Instantiate a new client

Use this code to instantiate a client and get your login status. CDF returns an object with attributes that describe which project and service account your API key belongs to. The client_name is a user-defined string intended to give the client a unique identifier. You can provide the client_name by passing it directly to the ClientConfig constructor.

The Cognite API uses OpenID Connect (OIDC) to authenticate. Use one of the credential providers such as OAuthClientCredentials to authenticate:


The following example sets a global client configuration which will be used if no config is explicitly passed to CogniteClient. All examples in this documentation assume that such a global configuration has been set.

from cognite.client import CogniteClient, ClientConfig, global_config
from cognite.client.credentials import OAuthClientCredentials

# This value will depend on the cluster your CDF project runs on
cluster = "api"
base_url = f"https://{cluster}.cognitedata.com"
tenant_id = "my-tenant-id"
client_id = "my-client-id"
# client secret should not be stored in-code, so we load it from an environment variable
client_secret = os.environ["MY_CLIENT_SECRET"]
creds = OAuthClientCredentials(

cnf = ClientConfig(

global_config.default_client_config = cnf
c = CogniteClient()

Examples for all OAuth credential providers can be found in the Credential Providers section.

You can also make your own credential provider:

from cognite.client import CogniteClient, ClientConfig
from cognite.client.credentials import Token

def token_provider():

cnf = ClientConfig(
c = CogniteClient(cnf)

Discover time series

For the next examples, you will need to supply ids for the time series that you want to retrieve. You can find some ids by listing the available time series. Limits for listing resources default to 25, so the following code will return the first 25 time series resources.

from cognite.client import CogniteClient

c = CogniteClient()
ts_list = c.time_series.list()

Create an asset hierarchy

CDF organizes digital information about the physical world. Assets are digital representations of physical objects or groups of objects, and assets are organized into an asset hierarchy. For example, an asset can represent a water pump which is part of a subsystem on an oil platform.

At the top of an asset hierarchy is a root asset (e.g., the oil platform). Each project can have multiple root assets. Note that all assets must have a name (a non-empty string).

To create a root asset (an asset without a parent), omit the parent ID when you post the asset to the API. To make an asset a child of an existing asset, you must specify a parent ID (or parent external ID):

from cognite.client import CogniteClient
from cognite.client.data_classes import Asset

c = CogniteClient()
my_asset = Asset(name="my first child asset", parent_id=123)

To post an entire asset hierarchy, you can describe the relations within your asset hierarchy using the external_id and parent_external_id attributes on the Asset object. You can post an arbitrary number of assets, and the SDK will split the request into multiple requests. To make sure that the assets are created in the correct order, you can use the create_hierarchy() function, which takes care of the topological sorting for you, before splitting the request into smaller chunks. However, note that the create_hierarchy() function requires the external_id property to be set for all assets.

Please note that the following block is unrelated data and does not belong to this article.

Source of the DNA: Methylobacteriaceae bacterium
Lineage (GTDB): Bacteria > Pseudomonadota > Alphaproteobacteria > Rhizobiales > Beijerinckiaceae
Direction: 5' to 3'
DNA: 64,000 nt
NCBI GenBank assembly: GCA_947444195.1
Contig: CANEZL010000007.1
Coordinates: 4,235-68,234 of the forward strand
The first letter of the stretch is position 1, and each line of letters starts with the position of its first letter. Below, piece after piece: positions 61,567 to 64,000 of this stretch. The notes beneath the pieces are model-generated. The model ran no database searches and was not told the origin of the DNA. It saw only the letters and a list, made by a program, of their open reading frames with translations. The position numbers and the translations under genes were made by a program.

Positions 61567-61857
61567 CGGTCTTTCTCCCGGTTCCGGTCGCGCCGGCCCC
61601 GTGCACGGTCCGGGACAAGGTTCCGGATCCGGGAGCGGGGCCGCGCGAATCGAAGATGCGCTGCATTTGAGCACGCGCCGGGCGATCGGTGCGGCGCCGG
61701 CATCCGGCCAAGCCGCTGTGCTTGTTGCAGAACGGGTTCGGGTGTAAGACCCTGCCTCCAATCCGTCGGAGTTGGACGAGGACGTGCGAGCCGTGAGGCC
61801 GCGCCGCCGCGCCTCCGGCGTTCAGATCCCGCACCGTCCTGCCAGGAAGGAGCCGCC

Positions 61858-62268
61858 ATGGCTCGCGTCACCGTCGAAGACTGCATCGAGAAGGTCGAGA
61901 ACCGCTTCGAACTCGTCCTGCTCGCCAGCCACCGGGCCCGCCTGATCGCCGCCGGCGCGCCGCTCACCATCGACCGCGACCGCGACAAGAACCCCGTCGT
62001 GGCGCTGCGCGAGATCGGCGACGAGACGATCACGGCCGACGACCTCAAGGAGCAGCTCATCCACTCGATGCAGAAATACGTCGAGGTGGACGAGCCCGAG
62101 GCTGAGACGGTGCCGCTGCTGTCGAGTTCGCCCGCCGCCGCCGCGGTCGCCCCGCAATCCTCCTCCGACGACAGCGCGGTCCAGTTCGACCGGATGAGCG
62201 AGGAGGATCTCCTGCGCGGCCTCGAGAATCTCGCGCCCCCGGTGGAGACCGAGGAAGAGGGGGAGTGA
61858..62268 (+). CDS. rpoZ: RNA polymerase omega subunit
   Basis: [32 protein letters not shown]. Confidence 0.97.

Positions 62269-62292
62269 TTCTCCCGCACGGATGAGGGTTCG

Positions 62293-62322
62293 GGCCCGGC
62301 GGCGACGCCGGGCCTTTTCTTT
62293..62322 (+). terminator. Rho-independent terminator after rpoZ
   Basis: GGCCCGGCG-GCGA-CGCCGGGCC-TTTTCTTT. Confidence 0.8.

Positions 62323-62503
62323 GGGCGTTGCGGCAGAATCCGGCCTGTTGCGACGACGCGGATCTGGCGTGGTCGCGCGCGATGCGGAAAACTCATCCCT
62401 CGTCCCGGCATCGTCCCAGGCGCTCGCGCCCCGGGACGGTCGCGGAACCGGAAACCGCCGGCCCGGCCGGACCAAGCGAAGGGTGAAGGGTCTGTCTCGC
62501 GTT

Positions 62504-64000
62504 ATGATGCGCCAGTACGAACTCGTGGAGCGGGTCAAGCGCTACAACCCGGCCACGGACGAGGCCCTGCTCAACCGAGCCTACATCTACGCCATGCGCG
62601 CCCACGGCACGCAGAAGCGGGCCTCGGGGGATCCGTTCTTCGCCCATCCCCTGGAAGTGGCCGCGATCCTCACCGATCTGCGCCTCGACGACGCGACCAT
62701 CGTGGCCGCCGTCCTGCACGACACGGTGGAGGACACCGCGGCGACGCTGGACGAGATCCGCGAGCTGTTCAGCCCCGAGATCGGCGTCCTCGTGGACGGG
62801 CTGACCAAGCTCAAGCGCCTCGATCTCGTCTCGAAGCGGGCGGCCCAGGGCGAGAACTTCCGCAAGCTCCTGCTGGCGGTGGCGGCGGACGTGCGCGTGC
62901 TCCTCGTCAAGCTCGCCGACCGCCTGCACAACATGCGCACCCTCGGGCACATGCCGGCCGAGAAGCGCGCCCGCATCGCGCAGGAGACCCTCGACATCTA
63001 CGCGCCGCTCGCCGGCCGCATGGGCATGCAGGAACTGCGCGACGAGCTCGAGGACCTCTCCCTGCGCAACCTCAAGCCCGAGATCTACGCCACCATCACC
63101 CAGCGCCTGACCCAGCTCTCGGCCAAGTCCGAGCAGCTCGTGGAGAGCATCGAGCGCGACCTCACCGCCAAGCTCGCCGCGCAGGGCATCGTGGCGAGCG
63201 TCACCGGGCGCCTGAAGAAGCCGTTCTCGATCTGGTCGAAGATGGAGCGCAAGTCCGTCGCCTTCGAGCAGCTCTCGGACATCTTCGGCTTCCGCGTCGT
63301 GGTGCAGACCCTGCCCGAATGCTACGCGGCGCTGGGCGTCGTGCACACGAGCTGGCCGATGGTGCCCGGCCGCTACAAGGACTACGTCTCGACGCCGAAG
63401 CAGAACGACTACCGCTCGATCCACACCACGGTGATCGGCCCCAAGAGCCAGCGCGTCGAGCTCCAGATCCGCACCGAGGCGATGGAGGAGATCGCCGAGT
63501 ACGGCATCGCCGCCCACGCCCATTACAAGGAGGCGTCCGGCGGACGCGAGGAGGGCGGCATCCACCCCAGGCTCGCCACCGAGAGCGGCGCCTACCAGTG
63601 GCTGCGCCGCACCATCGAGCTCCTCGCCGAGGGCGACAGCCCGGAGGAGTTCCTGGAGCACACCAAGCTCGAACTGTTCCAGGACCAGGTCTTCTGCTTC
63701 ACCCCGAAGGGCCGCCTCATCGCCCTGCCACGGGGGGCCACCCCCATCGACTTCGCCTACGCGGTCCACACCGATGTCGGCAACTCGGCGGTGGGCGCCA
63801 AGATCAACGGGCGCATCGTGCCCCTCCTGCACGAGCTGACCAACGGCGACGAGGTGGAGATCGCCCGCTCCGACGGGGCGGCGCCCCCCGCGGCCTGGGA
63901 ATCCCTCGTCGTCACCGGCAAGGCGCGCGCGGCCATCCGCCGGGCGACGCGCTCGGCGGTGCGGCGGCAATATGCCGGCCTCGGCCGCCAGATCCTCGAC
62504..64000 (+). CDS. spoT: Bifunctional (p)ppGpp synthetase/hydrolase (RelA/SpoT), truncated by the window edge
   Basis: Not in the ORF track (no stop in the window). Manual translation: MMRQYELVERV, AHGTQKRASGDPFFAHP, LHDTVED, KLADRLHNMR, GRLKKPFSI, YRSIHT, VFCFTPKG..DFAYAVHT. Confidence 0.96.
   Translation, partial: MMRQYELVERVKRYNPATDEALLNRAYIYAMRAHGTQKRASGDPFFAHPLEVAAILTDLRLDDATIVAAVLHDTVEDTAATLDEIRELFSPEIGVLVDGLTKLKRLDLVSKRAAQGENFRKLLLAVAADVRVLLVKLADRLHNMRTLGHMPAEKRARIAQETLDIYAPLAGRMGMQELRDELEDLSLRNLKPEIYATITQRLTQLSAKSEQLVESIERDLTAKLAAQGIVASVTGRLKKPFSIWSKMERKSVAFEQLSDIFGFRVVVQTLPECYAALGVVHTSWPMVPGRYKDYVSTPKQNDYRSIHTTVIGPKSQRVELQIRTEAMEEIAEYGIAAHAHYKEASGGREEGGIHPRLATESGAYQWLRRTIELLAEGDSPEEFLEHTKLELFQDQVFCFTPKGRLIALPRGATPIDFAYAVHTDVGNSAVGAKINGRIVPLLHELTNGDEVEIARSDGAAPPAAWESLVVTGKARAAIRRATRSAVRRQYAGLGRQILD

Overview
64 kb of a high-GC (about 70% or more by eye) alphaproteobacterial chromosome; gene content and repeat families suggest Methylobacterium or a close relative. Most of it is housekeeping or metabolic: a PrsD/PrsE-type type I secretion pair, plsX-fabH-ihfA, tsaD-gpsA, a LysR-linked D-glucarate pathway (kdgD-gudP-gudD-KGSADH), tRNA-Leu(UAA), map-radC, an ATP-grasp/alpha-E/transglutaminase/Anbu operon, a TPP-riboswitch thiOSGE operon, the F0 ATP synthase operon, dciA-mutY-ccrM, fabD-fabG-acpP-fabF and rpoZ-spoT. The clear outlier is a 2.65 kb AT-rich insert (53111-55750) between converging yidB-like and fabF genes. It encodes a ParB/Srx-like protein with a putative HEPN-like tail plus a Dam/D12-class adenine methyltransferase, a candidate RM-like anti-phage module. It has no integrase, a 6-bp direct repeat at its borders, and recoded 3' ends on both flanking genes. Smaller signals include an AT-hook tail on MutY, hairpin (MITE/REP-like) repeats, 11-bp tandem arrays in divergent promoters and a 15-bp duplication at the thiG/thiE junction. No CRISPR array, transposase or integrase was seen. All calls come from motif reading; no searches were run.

This example shows how to post a three levels deep asset hierarchy consisting of three assets.

from cognite.client import CogniteClient
from cognite.client.data_classes import Asset

c = CogniteClient()
root = Asset(name="root", external_id="1")
child = Asset(name="child", external_id="2", parent_external_id="1")
descendant = Asset(name="descendant", external_id="3", parent_external_id="2")
c.assets.create_hierarchy([root, child, descendant])

Wrap the create_hierarchy() call in a try-except to get information if creating the assets fails:

  • Which assets were created. (The request yielded a 201.)
  • Which assets may have been created. (The request yielded 5xx.)
  • Which assets were not created. (The request yielded 4xx, or was a descendant of another asset which may or may not have been created.)
from cognite.client.exceptions import CogniteAPIError
    c.assets.create_hierarchy([root, child, descendant])
except CogniteAPIError as err:
    created = err.successful
    maybe_created = err.unknown
    not_created = err.failed

Prior to creating the Assets, it might be useful to do some validation on the assets you have. To do this without potentially sending API requests, import and use AssetHierarchy:

from cognite.client.data_classes import AssetHierarchy
hierarchy = AssetHierarchy(assets)
# Get a report written to the terminal listing any issues:
# If there are issues, you may inspect them directly:
if not hierarchy.is_valid():
    hierarchy.cycles  # Requires no other basic issues

Note that validation will run automatically for you when calling create_hierarchy(). You may choose to catch CogniteAssetHierarchyError and inspect any raised issues:

from cognite.client.exceptions import CogniteAssetHierarchyError
except CogniteAssetHierarchyError as err:
    # You may inspect the following attributes:
    err.cycles  # Requires no other basic issues